If you were paying attention yesterday and caught the two press conferences given after the bailout troika of the IMF, EU and ECB had concluded their latest “mission” toIreland, you would have been struck by the contrast between claims made at the first press conference given by Ministers Noonan and Howlin and the second where the Troika was questioned. For example, our own ministers were far more upbeat about the sale of state assets and their deployment for a much-needed jobs stimulus, the Troika downplayed the immediacy of any such stimulus, and indeed if you think about what would be involved in selling some state assets, it seems like it will be years before the funds might be available for any stimulus. There was no mention at the ministerial press conference of the fact that the IMF had downgraded its forecast for economic growth inIrelandin 2012, from 1% to 0.5%, the Government officially projects 1.3%. But it was on the question of promissory notes that it seemed to me at least that there was most divergence. To recap, we have given IBRC (the new named for the merger of Anglo Irish Bank and Irish Nationwide Building Society) €29bn of IOUs called promissory notes and we had previously agreed to pay down this €29bn with interest over the next 15 years – we’ll be handing over €3bn in cash at the end of March 2012. Minister Noonan and others in Government have previously inspired hope in the hearts of the nation thatIrelandmay be able to win changes to these IOUs/promissory notes which would mean we weren’t handing over so much money.
Here’s the history of this Government’s statements on promissory notes:
15th June 2011 – Minister Noonan is in the US and causes worldwide drama when he announces intentions to seek the burning of bondholders at Anglo and INBS. In an extensive interview in Washington with RTE’s Richard Downes, the minister doesn’t mention “promissory notes” once.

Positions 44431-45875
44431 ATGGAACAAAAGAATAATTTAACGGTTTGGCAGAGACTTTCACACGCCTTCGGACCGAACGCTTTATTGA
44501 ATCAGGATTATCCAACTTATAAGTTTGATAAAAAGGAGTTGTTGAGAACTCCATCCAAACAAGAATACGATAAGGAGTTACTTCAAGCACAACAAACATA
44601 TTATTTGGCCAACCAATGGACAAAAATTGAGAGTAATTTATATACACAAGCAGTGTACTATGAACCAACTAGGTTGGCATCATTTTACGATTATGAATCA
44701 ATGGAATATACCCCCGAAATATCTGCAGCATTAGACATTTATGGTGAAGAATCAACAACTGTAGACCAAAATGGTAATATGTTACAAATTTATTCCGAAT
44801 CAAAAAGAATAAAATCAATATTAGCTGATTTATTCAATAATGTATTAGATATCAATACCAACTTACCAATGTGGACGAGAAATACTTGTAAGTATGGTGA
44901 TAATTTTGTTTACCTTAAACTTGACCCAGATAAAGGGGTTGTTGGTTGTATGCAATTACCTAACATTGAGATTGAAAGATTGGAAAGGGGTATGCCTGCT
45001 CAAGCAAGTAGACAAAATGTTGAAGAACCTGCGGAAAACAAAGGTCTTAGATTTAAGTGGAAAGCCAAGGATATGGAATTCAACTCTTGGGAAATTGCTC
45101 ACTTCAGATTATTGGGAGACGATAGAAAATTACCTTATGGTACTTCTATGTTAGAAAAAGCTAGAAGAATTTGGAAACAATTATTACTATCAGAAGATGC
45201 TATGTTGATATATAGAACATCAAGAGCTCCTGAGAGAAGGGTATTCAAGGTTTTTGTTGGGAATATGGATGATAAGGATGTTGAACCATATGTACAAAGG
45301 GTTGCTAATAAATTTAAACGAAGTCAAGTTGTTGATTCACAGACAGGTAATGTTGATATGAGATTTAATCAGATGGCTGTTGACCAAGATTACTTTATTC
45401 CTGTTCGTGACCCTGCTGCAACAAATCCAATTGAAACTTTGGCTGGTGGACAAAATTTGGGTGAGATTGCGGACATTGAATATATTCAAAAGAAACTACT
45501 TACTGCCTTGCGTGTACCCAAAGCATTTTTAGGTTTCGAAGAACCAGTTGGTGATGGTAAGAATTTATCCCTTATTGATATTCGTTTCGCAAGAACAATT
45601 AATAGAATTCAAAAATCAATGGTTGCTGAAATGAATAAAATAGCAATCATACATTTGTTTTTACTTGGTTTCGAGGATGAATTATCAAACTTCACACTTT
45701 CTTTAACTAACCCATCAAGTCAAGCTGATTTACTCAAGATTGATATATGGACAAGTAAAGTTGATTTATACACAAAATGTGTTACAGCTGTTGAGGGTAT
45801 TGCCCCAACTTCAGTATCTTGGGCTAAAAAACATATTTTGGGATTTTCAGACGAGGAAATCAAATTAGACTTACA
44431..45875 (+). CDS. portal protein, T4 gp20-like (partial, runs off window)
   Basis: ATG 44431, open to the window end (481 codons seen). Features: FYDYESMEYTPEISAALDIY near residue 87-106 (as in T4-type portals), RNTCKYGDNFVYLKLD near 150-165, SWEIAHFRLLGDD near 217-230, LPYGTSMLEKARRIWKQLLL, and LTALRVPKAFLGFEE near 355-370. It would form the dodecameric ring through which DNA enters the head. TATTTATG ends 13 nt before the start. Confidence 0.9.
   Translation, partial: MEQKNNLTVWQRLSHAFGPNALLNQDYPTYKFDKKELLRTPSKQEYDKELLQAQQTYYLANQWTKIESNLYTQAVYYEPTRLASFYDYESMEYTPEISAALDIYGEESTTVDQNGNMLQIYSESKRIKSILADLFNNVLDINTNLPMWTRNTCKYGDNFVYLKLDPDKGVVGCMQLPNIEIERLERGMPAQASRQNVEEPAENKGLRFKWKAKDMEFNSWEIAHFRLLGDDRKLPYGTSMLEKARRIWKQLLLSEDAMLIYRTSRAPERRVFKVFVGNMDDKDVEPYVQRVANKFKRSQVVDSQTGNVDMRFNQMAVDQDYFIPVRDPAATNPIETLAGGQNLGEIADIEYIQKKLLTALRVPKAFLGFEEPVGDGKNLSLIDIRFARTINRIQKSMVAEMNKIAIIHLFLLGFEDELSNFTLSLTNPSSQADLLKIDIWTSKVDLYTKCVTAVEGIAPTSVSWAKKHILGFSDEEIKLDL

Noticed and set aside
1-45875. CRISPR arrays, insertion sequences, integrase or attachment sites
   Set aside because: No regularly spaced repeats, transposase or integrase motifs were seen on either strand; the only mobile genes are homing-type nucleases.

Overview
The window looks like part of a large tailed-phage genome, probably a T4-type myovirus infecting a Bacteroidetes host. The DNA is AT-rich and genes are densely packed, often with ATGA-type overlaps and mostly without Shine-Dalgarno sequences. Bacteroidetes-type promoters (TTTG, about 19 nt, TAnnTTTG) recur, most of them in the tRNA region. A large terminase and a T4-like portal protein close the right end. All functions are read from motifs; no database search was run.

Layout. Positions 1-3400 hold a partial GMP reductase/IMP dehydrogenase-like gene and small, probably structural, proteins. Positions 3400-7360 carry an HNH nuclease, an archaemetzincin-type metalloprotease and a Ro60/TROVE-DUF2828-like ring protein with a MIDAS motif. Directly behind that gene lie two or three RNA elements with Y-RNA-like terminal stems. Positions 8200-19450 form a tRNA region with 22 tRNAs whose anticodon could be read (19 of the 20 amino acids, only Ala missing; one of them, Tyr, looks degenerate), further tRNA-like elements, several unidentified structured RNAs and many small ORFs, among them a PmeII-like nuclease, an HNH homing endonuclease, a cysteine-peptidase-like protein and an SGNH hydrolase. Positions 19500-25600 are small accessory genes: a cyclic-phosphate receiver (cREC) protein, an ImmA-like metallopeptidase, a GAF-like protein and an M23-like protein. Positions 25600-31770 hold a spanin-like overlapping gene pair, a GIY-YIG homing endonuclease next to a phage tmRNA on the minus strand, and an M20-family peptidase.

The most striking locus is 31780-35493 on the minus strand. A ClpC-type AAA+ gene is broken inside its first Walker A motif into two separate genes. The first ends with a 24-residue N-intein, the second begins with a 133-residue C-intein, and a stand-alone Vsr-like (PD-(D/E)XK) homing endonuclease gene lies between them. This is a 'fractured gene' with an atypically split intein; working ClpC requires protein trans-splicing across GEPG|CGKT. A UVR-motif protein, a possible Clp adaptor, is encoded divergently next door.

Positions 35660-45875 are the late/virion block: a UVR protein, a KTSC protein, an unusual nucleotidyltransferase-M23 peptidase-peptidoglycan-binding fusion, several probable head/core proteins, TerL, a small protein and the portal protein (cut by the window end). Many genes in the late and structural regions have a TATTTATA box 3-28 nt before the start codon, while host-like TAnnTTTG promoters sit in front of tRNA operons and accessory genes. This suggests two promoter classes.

1st September 2011 – Back after the summer holliers, Minister Noonan faces a hearing at the Oireachtas Committee for Finance, Public Expenditure and Reform. He is asked by Sinn Fein’s Pearse Doherty “The Anglo Irish Bank promissory note is one of the areas of banking that is causing a major problem for us because it impacts on our budgetary situation and deficit reduction. Has there been any discussion at European level, particularly with the ESFS which now has an expanded role, on examining the ELA to Anglo Irish Bank and restructuring it? The promissory notes could be dragged out over a longer period instead of the ten year period we have. The promissory notes are in place to pay back the Irish Central Bank and the European Central Bank. Is there a way to use the expanded role of the ESFS to deal with that issue and extend the maturity date? The knock-on effect would be that instead of giving Anglo Irish Bank €3.1 billion every year over the next ten years, the timeframe would be extended which would reduce the immediate impact on us and our budgetary situation because the money comes directly from borrowings.”
The minister responds (with my emphasis) “The promissory note on Anglo Irish Bank is an issue that arises from time to time. It is a pretty big imposition that one must pay €3 billion a year. I share the Deputy’s views. It would be helpful if we could reschedule the promissory note. I have not raised the issue in specific terms with any of the authorities yet but I have raised it in general terms with the troika – pointing out the difficulty of meeting the €3 billion payment every year and what it does to the fiscal figures.